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View Full Version : Cthulhutech: I rarely buy books based on the cover, but. . .



PhishStyx
05-04-2007, 10:40 PM
OMG, I think I'm now in love.

http://farm1.static.flickr.com/144/382508400_81824df59e_o.jpg

Deathworm22
05-04-2007, 10:55 PM
Where can i buy this book? Are the pictures all as good as this?

PhishStyx
05-04-2007, 11:01 PM
See the Upcoming Product Releases at the top of the forum, brudda.

Deathworm22
05-04-2007, 11:07 PM
Hey do you think Barnes and Nobles has Drows of the Underdark yet.

PhishStyx
05-04-2007, 11:10 PM
Hey do you think Barnes and Nobles has Drows of the Underdark yet.


Sorry, haven't got a clue there. I don't buy D&D, so I very rarely keep track. However, if you can order it from the site and availability is 24 hours, then I think, yes, most likely.

(No, really, I don't. Not ever.)

Farcaster
05-07-2007, 11:49 AM
That is incredibly nice artwork. I'm not much of a Cthulu fan, but the artwork alone is enough to consider picking up a copy.

Rain_Spider_08
07-24-2007, 10:32 PM
I've always been kinda interested in Cthulu but sadly the books are hard to come by here :( so I haven't had much of a chance to learn more about it... that picture is VERY nice though

PhishStyx
08-02-2007, 03:40 PM
Say, did anyone ever pick this up? I've been meaning to, but haven't had an opportunity, yet.

Moritz
08-02-2007, 04:54 PM
Yep, that totally looks sweet. I'd probably buy it. And then I'd kill everyone in the party with it.

fmitchell
08-06-2007, 02:48 AM
I've always been kinda interested in Cthulu but sadly the books are hard to come by here :( so I haven't had much of a chance to learn more about it... that picture is VERY nice though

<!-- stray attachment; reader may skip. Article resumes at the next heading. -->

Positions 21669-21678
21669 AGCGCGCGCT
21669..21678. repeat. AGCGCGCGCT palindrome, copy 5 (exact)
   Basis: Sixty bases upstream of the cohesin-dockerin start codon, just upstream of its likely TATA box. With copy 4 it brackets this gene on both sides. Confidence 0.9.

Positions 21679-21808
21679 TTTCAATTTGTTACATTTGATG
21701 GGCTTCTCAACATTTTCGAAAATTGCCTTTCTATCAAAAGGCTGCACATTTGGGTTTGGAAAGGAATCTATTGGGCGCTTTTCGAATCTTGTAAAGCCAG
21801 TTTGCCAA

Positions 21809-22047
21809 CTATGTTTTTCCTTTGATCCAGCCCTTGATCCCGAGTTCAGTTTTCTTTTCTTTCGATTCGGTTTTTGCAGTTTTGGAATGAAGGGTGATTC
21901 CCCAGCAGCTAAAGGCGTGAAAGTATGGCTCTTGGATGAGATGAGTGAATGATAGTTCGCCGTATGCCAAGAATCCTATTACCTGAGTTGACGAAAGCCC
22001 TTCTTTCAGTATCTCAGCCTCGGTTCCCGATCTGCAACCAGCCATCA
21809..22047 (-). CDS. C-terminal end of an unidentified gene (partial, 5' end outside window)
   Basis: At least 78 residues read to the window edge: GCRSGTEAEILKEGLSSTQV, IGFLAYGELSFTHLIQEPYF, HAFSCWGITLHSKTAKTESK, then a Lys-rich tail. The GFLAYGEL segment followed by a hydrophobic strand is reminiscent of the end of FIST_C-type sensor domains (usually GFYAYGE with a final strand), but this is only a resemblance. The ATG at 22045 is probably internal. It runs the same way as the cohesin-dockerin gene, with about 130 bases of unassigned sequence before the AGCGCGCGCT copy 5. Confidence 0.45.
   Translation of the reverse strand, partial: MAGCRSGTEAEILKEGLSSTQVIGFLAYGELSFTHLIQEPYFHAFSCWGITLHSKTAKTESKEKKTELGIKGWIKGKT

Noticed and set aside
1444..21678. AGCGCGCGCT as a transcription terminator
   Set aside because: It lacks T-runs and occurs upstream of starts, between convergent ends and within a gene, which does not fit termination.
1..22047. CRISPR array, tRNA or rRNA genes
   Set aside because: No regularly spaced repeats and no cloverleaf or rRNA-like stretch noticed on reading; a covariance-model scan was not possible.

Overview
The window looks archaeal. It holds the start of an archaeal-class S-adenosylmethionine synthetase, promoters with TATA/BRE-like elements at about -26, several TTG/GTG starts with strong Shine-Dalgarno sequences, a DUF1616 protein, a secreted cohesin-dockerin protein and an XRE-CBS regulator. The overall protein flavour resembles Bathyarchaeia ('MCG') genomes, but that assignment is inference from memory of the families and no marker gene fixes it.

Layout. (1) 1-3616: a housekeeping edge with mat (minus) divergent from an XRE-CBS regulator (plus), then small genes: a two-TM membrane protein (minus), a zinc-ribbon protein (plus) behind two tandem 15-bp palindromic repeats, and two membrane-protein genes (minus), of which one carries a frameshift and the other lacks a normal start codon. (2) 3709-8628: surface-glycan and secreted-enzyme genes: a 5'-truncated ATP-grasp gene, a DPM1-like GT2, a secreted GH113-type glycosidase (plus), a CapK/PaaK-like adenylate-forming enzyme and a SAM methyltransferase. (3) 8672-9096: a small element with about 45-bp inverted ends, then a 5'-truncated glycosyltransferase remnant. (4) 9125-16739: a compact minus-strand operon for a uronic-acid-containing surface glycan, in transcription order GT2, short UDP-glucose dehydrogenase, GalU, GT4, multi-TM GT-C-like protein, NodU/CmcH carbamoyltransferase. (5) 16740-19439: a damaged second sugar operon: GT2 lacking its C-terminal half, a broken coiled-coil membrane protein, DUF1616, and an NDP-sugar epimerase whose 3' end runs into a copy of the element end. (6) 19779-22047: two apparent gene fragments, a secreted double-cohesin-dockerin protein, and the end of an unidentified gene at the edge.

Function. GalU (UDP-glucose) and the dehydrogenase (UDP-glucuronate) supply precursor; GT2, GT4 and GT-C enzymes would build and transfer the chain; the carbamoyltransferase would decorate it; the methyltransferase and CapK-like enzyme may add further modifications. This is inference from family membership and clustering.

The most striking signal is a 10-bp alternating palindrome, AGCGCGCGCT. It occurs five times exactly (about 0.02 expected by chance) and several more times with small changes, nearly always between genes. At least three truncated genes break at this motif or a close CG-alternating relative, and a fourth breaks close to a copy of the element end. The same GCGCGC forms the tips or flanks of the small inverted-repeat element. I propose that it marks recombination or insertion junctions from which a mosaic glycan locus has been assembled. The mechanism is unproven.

Well, Cthulhutech looks like it has about as much to do with Lovecraft as Warhammer has to do with Tolkien.

If you can't find Chaosium's books where you live, you could read a couple of Lovecraft's stories. They should be at a nearby bookstore or library. Warning: if you don't like archaic language, you won't like Lovecraft. (Try Thomas Ligotti if you can find him; a similar feel, but more modern language and fewer nameless tentacled things.)

Moritz
08-06-2007, 10:25 AM
Reading anything Lovecraft is a must for everyone who is interested in horror or general darkness. The language is amazing and it's too bad that our society no longer uses such words to convey thoughts or ideas to one another. We're currently devolving our grammar to things like WTF, OMG, LOL, and so on. I dread the future when people rarely use full words, when they just talk to one another in mnemonics or acronyms.

Farcaster
08-06-2007, 05:21 PM
Oh, I don't know, Mortiz. There are still plenty of very articulate authors out in the world.

Moritz
08-10-2007, 04:31 PM
With the advent of the word processor, writing has turned into a smattering of useless and redundant words that appear as if a thesaurus vomited upon the page. In contrast, Lovecraft chose unique words which when linked together in his archaic style, were like a flowing and intense music to the reader.

And yeah, I really hammed it up.

I'm sure there's good work out there now, I even read pretty frequently. But nothing that I have come across has had the level and clarity of shadow and detail all at once that Lovecraft presented.

PhishStyx
08-28-2007, 07:09 PM
The game's website:
http://www.cthulhutech.com/index.html

According the forum, it's being released for sale on Monday, Sept. 3rd.

I'm not sure I'm going to get to buy it in the next month, but I'm looking forward to the first reviews at the very least.

PhishStyx
08-28-2007, 07:47 PM
Well, Cthulhutech looks like it has about as much to do with Lovecraft as Warhammer has to do with Tolkien.


The truth of roleplaying is that it's extremely difficult to run a game that emulates Lovecraft's writing style. I'm not even sure I'd want to run a game that attempts to ape early 20th Century short horror fiction.